Heck, Clinton/Gore presided over (or prospered from, depending on your politics) the greatest explosion of new technology since the industrial era more than a century ago, if not ever. And it's well-documented that Gore was the administration's point man for all things high tech. Such inane alleged claims as "I invented the Internet" notwithstanding, Gore seemed genuinely committed to driving digital technology forward were he to become president.
Yet, it's George W. Bush whose administration is overseeing the White House's new venture into streaming video. And talk about mission critical: this technology, reputedly of postage-size pictures and stuttering frame rates, is positioned to serve up the most current and crucial visual information available to none other than the White House Situation Room. Think Bay of Pigs, Iran hostages, Desert Storm, or any other national or world crisis and, chances are, top government officials have formed decisions in that room.
It's the National Security Counsel (NSC) that has put a streaming infrastructure in place for the White House. The plan is to allow real-time live video feeds, or on-demand video clips, to be delivered to hundreds of desktops throughout the building, including the Situation Room. The NSC already has a 24-hour-a-day watch and alert center. Now, it will be able to provide television quality, MPEG-1 video from satellite feeds, reconnaissance footage, archive material, or even CNN directly to the president and his advisors.
"This White House set-up," you say, "must be some heavy-duty iron, probably custom-built and wasting taxpayer dollars." Au contraire. Admittedly, some details must remain confidential, yet there's nothing terribly secretive or out of the ordinary about this installation, other than that it's the White House. It's a closed network for obvious security reasons, but one that can still send video to nearly 300 desktops.
The White House is using commercially-available products from Wallingford, Connecticut-based VBrick, makers of self-proclaimed "value-oriented, easy-to-use, play 'em and go" video network appliances. Rich Mavrogeanes, president and founder of VBrick, jokes that his solutions are "so easy even civil servants can use them." Yet, more to the point, he adds that they're also reliable enough for the White House ("close enough for government work" jokes need not apply), and he's thrilled that his products and this technology are being used to assist national security.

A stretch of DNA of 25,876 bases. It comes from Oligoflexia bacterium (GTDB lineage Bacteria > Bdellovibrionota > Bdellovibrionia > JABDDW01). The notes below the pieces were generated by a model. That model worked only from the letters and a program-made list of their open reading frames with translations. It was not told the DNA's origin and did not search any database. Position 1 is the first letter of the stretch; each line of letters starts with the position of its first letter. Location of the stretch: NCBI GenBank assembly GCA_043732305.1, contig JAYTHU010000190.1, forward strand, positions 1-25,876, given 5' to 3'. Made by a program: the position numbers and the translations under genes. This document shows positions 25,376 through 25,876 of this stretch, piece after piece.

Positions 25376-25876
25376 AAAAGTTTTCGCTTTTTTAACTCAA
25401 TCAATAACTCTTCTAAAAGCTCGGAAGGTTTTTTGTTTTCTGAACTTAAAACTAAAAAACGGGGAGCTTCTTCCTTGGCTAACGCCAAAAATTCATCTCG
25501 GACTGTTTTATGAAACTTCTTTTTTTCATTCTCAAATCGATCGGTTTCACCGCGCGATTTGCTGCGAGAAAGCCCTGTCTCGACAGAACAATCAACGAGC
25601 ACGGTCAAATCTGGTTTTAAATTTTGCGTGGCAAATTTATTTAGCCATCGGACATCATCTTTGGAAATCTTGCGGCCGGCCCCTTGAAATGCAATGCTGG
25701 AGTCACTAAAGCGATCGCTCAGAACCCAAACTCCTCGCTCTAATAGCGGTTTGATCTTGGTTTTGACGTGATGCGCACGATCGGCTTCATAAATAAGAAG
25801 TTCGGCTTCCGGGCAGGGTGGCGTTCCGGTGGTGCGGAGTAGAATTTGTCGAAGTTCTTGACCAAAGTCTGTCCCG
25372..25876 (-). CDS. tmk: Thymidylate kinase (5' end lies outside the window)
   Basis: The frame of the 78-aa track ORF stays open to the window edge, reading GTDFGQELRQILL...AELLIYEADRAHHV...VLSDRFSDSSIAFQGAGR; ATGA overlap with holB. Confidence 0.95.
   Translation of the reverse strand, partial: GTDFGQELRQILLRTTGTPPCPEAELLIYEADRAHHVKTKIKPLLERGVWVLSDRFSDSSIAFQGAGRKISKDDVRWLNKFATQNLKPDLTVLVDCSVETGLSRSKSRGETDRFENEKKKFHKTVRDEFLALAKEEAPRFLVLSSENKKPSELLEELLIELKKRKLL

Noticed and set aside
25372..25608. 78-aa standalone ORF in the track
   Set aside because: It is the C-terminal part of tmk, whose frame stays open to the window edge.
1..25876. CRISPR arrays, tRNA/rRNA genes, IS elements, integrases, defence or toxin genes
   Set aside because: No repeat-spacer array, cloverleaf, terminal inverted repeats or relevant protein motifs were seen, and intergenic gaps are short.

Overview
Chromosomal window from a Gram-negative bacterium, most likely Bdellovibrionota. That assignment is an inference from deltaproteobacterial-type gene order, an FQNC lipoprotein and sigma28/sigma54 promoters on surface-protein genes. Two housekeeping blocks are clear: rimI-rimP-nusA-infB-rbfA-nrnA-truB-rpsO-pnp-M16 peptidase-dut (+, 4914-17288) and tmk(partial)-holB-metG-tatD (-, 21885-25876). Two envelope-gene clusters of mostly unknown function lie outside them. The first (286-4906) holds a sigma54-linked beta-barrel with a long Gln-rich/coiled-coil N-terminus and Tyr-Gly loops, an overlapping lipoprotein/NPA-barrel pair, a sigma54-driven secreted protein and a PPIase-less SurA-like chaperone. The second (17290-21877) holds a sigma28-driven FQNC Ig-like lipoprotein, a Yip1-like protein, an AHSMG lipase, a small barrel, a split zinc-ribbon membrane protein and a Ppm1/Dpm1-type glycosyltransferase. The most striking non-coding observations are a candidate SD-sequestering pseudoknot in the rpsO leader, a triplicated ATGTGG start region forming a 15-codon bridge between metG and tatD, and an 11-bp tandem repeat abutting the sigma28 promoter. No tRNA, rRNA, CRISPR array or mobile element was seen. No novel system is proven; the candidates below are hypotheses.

The NSC has incorporated several VBrick Model 3200 network appliances to encode and decode MPEG video at targeted locations throughout the White House, but has also deployed software MPEG StreamPlayerII players to staff desktops using VBrick's Ethernet TV kit. Authorized users can view live and on-demand streams, and store interesting video clips directly to hard disk for replay and review.
As much as he likes the idea of having the White House as an exclusive customer, Mavrogeanes says that the whole process of working with the NSC was, in many ways, much the same as doing business with corporate customers. The National Security Counsel did its due diligence, comparing other possible solutions, including everything from configuring each desktop with a video capture and playback card, to solutions from VBrick's competitors in the network MPEG streaming appliance space. And while a formal bid proposal was necessary, Mavrogeanes boasts that the cost of his entire installation came in well under the government's threshold for demanding a full-blown and prolonged bid and review procedure.
VBrick's first contact with the National Security Counsel was in November 2000, and the installation was in place about the time of George W. Bush's inauguration in January. I know what you're thinking. Wheels were already in motion; it wasn't W's doing after all. Maybe if Gore had been elected, this would be just the tip of the streaming video iceberg for the government. Maybe he'd have wired the whole country. It's possible, but one step at a time.
Truth be told, Mavrogeanes is pleased to give those oft-maligned civil servants the credit. It was not Clinton, Gore, nor Bush who made streaming video happen in the White House. Rather, it was the permanent NSC staffers, the ones who don't necessarily change with every new administration, who had the understanding and the vision to make streaming part of the best-equipped information network in the world.
As it is in most organizations, it was the IT guys working hard to stay on top of the latest technology who made the White House safe for MPEG. And that's probably the best part of the story. It's the White House and it's a high-profile use of the technology, but it's nothing that isn't being done in companies and organizations around the country to make better use of their information, assets, and time. Who knows what the government might accomplish if it helps them do the same?